Maine Bans Conversion Therapy for Minors

The Pine Tree State joins 16 others and the District of Columbia in outlawing the harmful practice.

Maine Gov. Janet Mills has signed a new bill into law that will ban conversion therapy for minors statewide.

According to local news affiliate WGME, Mills, a Democrat, was widely expected to sign the bill, which passed through Maine's legislature with bipartisan support during the state's most recent legislative session. She confirmed her support this Wednesday, May 29, signing the dotted line and making the law a reality.

The bill in question bars licensed medical providers from practicing gay or trans conversion therapy on Maine residents under the age of 18. Supporters cited ample documentation of the potentially life-threatening effects of conversion therapy on LGBTQ youth, including depression, substance abuse, and suicidal thoughts or actions.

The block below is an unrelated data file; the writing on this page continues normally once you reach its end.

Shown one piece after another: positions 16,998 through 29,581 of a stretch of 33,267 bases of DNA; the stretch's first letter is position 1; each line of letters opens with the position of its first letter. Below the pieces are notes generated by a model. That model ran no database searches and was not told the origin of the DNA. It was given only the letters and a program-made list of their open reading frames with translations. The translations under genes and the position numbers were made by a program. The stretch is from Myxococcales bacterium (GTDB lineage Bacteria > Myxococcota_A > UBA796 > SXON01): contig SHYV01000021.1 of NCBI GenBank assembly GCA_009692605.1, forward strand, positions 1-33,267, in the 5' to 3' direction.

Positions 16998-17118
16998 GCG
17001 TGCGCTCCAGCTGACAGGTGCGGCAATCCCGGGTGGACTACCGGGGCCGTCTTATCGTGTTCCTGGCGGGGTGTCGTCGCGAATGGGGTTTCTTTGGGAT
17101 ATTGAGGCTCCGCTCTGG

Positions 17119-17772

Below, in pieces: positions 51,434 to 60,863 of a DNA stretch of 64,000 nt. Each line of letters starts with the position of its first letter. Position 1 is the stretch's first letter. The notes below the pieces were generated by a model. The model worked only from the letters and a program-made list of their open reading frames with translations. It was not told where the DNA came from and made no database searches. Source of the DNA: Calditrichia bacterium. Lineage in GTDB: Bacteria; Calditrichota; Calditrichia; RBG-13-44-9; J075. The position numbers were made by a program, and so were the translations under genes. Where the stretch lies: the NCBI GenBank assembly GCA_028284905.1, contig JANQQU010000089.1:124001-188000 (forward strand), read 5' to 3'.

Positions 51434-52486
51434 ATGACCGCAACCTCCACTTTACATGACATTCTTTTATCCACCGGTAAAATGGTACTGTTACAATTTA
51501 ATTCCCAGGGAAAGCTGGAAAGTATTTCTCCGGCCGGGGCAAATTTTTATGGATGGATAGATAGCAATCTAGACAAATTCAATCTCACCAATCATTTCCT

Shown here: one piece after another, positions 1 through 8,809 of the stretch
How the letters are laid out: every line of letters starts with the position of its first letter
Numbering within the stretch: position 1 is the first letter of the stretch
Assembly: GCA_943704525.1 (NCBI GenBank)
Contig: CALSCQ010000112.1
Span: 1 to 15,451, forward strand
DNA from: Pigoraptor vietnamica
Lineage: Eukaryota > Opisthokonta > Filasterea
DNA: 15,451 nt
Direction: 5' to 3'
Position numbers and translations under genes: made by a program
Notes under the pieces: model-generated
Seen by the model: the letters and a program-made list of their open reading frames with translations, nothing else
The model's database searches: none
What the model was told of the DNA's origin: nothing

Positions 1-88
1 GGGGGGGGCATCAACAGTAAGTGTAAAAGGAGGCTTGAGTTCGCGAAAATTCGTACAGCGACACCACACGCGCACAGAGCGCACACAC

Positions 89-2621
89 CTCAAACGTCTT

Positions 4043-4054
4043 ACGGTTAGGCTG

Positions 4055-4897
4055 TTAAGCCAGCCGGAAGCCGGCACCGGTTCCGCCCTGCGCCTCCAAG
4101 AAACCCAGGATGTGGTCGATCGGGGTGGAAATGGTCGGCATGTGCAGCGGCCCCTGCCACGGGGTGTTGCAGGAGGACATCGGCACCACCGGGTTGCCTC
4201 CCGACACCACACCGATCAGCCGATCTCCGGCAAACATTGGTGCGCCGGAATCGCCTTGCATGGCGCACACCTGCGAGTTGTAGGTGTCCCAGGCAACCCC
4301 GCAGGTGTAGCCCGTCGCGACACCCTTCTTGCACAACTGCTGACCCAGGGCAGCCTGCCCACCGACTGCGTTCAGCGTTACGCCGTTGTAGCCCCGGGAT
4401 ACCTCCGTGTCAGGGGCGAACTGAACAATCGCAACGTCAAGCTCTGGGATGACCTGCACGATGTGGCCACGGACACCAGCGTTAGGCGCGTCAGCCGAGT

Mills' approval has made the Pine Tree State the 17th state in the U.S. to ban the practice, following 16 other states and the District of Columbia.

In a press statement, reps from The Trevor Project and EqualityMaine praised the state's lawmakers for furthering the fight to protect queer youth.

"With this signature, Maine has become a safer and more welcoming place for LGBTQ youth, who will never again need fear being sent to a licensed professional for the dangerous and discredited practice of conversion therapy,” said Matt Moonen, executive director of EqualityMaine. “We are grateful that Governor Mills, along with legislators in the House and Senate on both sides of the aisle, were able to come together to act to protect Maine's youth.”

Colorado is also poised to outlaw conversion therapy, with gay Gov. Jared Polis expected to sign a similar bill into law in the coming days, according to ABC News 7 Denver.